Thirty-one individuals living in the U.S. have been linked to terrorism motivated by Islamic extremist ideology in the first four months of 2015. This surpasses the total in each of the past two years: 26 individuals living in the U.S. were linked to such terrorism in all of 2014 and 22 in 2013.
ADL has issued a new report that sheds light on the demographics of these individuals and may provide context for thinking about the approximately 180 unknown Americans believed to have traveled to join the conflict in Syria and Iraq, an unknown number of whom may have joined terrorist organizations.
The report details the affiliations, plans and aims of U.S. residents linked to terrorism motivated by the ideologies of Islamic extremism.
About 81% of the U.S. residents linked to terrorism motivated by Islamic extremist ideologies since 2014 have supported ISIS, influenced at least in part by the group’s sophisticated use of social media communication and recruitment, as well as by the high volume of coverage surrounding its activity and the ongoing presence of conflict in Syria and Iraq.
Of those individuals linked to terrorism in 2015, 16 individuals are believed to have traveled or planned to travel to join terror groups abroad, 3 are believed to have attempted to aid other Americans in joining ISIS, and 7 were attempting to fund ISIS.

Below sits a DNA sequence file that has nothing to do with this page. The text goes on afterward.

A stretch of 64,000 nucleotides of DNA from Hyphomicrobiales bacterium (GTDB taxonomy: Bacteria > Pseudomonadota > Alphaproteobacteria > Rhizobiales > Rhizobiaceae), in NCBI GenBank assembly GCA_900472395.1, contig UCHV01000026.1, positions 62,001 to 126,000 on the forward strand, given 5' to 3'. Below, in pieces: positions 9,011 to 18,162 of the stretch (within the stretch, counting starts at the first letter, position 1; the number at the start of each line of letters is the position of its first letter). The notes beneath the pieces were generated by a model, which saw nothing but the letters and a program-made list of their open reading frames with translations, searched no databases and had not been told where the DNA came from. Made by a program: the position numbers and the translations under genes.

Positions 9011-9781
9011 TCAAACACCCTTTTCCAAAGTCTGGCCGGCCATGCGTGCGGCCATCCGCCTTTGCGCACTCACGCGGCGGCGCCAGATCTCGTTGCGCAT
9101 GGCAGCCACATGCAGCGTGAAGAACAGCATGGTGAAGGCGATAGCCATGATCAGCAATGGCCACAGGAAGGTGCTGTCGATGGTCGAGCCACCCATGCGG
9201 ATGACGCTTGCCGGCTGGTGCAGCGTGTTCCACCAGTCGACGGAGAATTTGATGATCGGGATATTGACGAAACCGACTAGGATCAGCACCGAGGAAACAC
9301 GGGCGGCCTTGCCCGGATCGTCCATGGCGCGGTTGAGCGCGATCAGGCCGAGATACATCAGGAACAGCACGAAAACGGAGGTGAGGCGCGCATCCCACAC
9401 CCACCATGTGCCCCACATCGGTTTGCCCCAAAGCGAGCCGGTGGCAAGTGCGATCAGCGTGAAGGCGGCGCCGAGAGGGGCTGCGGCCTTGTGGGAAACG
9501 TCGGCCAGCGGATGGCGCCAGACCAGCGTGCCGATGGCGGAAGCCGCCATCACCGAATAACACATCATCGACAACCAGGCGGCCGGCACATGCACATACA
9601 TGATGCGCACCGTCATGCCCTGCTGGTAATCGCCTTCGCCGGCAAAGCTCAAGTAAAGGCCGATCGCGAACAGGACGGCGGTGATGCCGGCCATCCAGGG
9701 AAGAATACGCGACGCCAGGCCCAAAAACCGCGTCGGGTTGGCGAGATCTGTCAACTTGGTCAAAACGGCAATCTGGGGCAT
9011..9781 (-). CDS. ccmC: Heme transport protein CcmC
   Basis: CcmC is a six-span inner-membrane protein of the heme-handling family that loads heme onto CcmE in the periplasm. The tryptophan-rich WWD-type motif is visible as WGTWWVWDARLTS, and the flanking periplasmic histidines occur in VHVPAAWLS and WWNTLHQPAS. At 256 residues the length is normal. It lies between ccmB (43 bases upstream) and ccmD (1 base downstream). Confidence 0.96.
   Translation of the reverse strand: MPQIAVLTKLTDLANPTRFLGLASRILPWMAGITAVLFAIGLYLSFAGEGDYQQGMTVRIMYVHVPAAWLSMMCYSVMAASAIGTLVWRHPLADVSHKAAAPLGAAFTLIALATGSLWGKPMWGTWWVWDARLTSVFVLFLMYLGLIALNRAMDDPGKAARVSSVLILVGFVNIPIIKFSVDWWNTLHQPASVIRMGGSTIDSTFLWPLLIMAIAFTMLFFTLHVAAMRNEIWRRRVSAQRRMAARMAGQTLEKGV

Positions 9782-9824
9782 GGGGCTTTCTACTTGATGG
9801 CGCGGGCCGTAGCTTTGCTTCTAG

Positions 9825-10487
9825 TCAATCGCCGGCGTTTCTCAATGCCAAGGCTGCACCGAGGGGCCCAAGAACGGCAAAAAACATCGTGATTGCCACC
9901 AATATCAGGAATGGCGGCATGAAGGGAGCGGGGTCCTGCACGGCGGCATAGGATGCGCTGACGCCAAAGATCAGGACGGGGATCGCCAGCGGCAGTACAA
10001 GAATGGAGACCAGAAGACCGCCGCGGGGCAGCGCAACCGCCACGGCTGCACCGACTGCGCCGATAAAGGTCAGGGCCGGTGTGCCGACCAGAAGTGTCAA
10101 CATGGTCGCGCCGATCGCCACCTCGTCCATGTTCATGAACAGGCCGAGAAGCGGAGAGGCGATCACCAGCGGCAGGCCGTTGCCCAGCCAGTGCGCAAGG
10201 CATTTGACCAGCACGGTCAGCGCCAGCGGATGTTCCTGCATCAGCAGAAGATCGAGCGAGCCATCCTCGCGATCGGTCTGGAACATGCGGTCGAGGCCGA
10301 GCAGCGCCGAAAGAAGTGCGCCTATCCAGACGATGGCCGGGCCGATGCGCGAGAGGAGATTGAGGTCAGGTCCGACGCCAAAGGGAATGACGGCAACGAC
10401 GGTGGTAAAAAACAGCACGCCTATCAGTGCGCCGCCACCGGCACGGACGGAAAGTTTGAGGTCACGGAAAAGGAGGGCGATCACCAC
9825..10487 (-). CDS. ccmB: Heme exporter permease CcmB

Eleven of the individuals were also engaged in domestic plots. Five out of the 7 plots discussed were directed against military institutions or personnel – longstanding targets for such violence.
The report also examines demographic statistics of the individuals, including age, gender, ethnicity and geographic distribution.
The individuals arrested in 2015 range in age from 16 to 47.
At least seven of them, or just under one-quarter, were converts to Islam. That percentage is comparable to the percentage in 2014.
Nine of the 31 individuals had family members who have also been implicated in Islamic extremist activity.
Five of them were women, resulting in a total of 14 women linked to Islamic extremism since the start of 2014. Women engaging with terrorist groups is not a new phenomenon, but these numbers represent a significant increase, which may result in part from direct recruitment of women by ISIS.
Islamic extremism related arrests in 2015 have taken place in 11 states, including 6 individuals arrested in New York, 4 each in
Minnesota and Illinois, 3 in Missouri and 2 each in Ohio, California and Kansas One American was arrested in Pakistan but was originally from Texas.